Tapping the Internet-of-things for smarter farming

By Tim Kalinowski


When farmers a century ago looked out on the first diesel-driven tractors working the field, they must have  known they were witnessing a seismic change in farming. There are times even today when you see a new innovation or technology brought to market, you get that thrilling pulse down your spine. You just know you have seen the future, and that future is now.

Adam Stanford, a research technician at Farming Smarter in Lethbridge, gets that feeling every time he thinks about the exciting possibilities of the Internet-of-things, otherwise known as Smart Farming.

“I think it has huge potential to completely change the way we farm,” he told Ag-Matters at the recent Lethbridge Plot Hop. “The Internet-of-things, or Smart Farming, is about getting devices which are sensors and thinks like actuators to better utilize Internet-enabled devices that allow you to do your job more easily and efficiently using technology.”

Stanford gives the example of auto-steer on farm vehicles, which are GPS and wireless enabled, as one technology of this type which farmers have embraced. However, total adoption of Smart Farming technology hovers at about the one per cent mark in other areas of agriculture, says Stanford. This low adoption rate may be partly attributable to the costs involved in the changeover, but, he adds, a changeover is surely coming sooner rather than later.

“There are people driving past their field every day going to check and see what their crop is doing,” he explains. “If you can have that data and not have to actually go out to the field, it is going to save you tons and tons of time and money. I really think this kind of smart technology is going to gain wider adoption every year, and I don’t see the trend stopping anytime soon.”

Farming Smarter is aiding with that transition process as best it can, says Stanford, by engaging in field level research on low cost sensor systems. In fact, he modelled just such a low cost system at the Plot Hop for those in attendance.

Using a simple tripod stand, a home-made weather vein, and a collection of low cost technologies he ordered from the Internet, Stanford was able to create an accurate soil moisture and soil temperature wireless measuring device for about $26. Current commercial retailers on the market sell such arrays for about $1,700.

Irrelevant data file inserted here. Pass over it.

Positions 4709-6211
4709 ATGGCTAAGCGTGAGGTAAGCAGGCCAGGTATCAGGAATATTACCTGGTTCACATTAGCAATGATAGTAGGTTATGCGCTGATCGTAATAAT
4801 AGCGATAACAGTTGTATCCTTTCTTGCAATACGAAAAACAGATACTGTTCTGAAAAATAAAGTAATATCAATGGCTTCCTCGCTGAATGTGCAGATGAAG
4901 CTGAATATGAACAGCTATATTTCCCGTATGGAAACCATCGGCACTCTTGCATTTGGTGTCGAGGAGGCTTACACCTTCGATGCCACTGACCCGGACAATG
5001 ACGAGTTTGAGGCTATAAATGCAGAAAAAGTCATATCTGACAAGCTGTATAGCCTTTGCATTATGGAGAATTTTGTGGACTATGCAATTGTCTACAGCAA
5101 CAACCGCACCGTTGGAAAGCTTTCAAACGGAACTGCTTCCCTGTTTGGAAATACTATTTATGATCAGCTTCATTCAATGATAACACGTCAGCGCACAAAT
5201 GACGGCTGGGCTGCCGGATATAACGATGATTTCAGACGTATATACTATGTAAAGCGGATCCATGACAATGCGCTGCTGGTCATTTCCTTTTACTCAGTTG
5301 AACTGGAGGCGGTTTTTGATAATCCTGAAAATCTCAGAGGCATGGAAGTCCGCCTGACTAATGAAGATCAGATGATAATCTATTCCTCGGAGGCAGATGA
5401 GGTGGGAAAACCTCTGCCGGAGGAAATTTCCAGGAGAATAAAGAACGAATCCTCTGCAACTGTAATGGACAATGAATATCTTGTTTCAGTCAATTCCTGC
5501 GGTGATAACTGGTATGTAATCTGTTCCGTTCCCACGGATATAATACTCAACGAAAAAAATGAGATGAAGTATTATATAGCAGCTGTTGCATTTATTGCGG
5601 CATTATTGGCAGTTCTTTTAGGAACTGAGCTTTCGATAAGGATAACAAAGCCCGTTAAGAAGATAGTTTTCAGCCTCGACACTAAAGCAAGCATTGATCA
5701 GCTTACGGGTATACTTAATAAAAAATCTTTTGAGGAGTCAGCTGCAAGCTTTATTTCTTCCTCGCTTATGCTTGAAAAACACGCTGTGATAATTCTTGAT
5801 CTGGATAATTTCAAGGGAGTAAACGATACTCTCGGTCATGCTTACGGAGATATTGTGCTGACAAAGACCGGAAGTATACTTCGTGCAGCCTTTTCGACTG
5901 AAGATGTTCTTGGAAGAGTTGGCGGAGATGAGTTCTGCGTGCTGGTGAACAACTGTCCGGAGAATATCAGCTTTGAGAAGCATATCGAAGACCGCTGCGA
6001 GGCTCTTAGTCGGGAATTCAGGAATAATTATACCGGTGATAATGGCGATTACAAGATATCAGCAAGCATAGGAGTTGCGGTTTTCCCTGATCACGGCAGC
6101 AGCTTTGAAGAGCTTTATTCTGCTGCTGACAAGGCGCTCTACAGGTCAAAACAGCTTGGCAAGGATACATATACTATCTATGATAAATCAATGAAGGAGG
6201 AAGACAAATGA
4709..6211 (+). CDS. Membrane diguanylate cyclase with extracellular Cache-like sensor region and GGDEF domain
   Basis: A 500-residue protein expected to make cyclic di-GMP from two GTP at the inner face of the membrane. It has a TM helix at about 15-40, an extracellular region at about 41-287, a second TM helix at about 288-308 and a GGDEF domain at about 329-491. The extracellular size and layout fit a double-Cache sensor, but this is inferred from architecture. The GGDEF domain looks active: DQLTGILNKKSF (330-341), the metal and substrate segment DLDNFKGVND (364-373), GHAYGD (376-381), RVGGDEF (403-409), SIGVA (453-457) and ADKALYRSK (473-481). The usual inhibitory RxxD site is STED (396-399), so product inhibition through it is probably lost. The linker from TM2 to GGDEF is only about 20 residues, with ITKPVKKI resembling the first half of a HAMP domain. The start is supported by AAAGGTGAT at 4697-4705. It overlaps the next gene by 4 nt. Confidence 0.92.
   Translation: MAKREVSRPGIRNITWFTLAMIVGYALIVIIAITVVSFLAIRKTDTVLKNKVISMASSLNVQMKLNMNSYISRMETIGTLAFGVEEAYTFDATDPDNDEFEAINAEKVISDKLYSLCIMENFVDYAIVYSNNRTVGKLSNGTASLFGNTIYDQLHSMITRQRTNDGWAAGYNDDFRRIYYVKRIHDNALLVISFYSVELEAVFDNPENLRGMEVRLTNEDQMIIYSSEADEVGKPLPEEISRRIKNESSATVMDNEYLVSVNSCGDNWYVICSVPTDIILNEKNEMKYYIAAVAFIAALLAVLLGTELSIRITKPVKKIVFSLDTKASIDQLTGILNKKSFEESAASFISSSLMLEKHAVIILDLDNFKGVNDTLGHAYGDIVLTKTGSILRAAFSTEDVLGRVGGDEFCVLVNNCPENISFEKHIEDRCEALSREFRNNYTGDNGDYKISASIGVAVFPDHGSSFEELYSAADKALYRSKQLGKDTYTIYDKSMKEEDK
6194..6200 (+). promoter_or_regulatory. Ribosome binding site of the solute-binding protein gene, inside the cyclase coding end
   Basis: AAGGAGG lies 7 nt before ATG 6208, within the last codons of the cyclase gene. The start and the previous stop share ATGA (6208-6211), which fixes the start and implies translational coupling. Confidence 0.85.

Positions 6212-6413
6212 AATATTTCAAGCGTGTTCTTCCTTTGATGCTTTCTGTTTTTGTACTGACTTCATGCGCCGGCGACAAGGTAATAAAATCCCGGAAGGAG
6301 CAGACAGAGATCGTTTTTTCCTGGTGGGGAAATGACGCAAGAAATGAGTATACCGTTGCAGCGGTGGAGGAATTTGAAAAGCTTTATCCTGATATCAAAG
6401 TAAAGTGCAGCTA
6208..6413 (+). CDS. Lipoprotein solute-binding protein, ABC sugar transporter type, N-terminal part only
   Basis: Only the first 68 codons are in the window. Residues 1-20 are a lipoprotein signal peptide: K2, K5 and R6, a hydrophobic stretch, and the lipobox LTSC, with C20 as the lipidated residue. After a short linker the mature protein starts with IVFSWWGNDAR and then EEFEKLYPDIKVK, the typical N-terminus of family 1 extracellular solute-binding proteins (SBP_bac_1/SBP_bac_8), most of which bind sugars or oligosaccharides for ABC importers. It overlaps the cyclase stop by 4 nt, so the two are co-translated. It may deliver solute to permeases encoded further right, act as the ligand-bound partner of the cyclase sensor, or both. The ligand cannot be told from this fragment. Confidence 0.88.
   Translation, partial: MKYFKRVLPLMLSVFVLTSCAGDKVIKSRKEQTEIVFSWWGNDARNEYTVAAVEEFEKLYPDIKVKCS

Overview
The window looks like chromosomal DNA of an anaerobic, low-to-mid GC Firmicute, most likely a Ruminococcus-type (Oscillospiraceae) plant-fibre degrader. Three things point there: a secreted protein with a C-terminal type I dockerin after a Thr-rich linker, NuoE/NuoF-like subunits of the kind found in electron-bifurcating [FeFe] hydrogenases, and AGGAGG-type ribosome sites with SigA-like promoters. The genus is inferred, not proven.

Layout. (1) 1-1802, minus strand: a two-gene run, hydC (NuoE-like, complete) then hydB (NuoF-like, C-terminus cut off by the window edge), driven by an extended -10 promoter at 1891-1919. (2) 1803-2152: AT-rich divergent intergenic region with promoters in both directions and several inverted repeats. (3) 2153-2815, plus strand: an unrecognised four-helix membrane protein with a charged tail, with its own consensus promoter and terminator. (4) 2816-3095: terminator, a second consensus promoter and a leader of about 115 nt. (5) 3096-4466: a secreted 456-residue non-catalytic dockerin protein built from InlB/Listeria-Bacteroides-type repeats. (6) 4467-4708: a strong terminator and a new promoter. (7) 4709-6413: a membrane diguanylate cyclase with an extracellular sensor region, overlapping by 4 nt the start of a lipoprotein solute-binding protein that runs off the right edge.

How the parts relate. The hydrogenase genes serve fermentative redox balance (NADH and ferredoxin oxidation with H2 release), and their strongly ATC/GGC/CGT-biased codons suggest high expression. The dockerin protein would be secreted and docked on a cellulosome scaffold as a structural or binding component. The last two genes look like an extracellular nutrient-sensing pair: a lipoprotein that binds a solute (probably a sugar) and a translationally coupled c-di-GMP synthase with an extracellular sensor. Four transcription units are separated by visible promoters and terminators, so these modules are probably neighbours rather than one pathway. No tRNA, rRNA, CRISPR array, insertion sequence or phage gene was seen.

To save cost, the prototype uses a reprogrammed chirp sensor, (Yes, one of those little sensors that chirp when your houseplants need water), a low cost soil temperature probe he got for about $1.50 on Alibaba, and other open source chips and software to make a working array which can transmit its data wirelessly.

There is more testing and refining to be done on the home-made array, but farmers at the Plot Hop were certainly enthusiastic about the price tag.

However, it is not just about the cost of the array, says Stanford, it is also about connectivity. The Internet-of-things may be wonderful, but it does need the Internet part to make most Smart Farming technologies go. Stanford acknowledges that is a bit more of a problem for many producers.

“The connectivity issue is the big one,” he admits. “Cost isn’t necessarily the issue, especially for big operations. But in terms of connectivity, many farmers have these commercial systems where they have to spend $500 or $700 per year just to get connectivity. There is no way essentially to do it as this point without having a subscription to somebody’s service. And then you don’t know who has access to your data— so I think that is a big part of why the adoption hasn’t necessarily taken hold yet.”

Stanford says new transmitter systems coming into the marketplace may make that cost-connectivity equation more balanced.

“Now there is LoRaWAN,” explains Stanford, “and I think as soon as the proof of concept gets shown it will start to get adopted. There is a way to build one for $15, and that is a pretty new development in this.”

LoRaWAN  is a media access control protocol designed to allow low-powered devices to communicate with Internet-connected applications over long range wireless connections. This low frequency alternative to current wireless services has a lot going for it as far as agriculture is concerned, says Stanford.

“The interesting thing about LoRaWAN I read the other day is the world record was set for connectivity distance on the system. Somebody attached it to a weather balloon and sent it up. I believe the distance a sensor packet (of data) was able to be sent was right at about 800 km.”

While LoRaWAN trials being conducted around the world are promising for distance and cost, says Stanford, there are also a few drawbacks to consider.

“The big thing about LoRaWAN is it has pretty low signal rates,” he admits. “So if you have LoRaWAN, you are not going to be able to stream video. But you will have the ability to send text readings from sensors and things like that.”

For Farming Smarter it is all about serving the needs of farmers by testing interesting questions those farmers have no time to test themselves, says Stanford. He is excited to continue to look into ways to bring the Internet-of-things to day-to-day farm operations.

“All this (Smart Farming) stuff is finally starting to come together,” he says. “And now that we have these new lower energy protocols where you can go potentially hundreds of kilometres with your signal— and it’s not too expensive, and you own your own data, and it’s secure— I think that going to be sufficiently interesting for farmers some are going to want to adopt it a bit more.”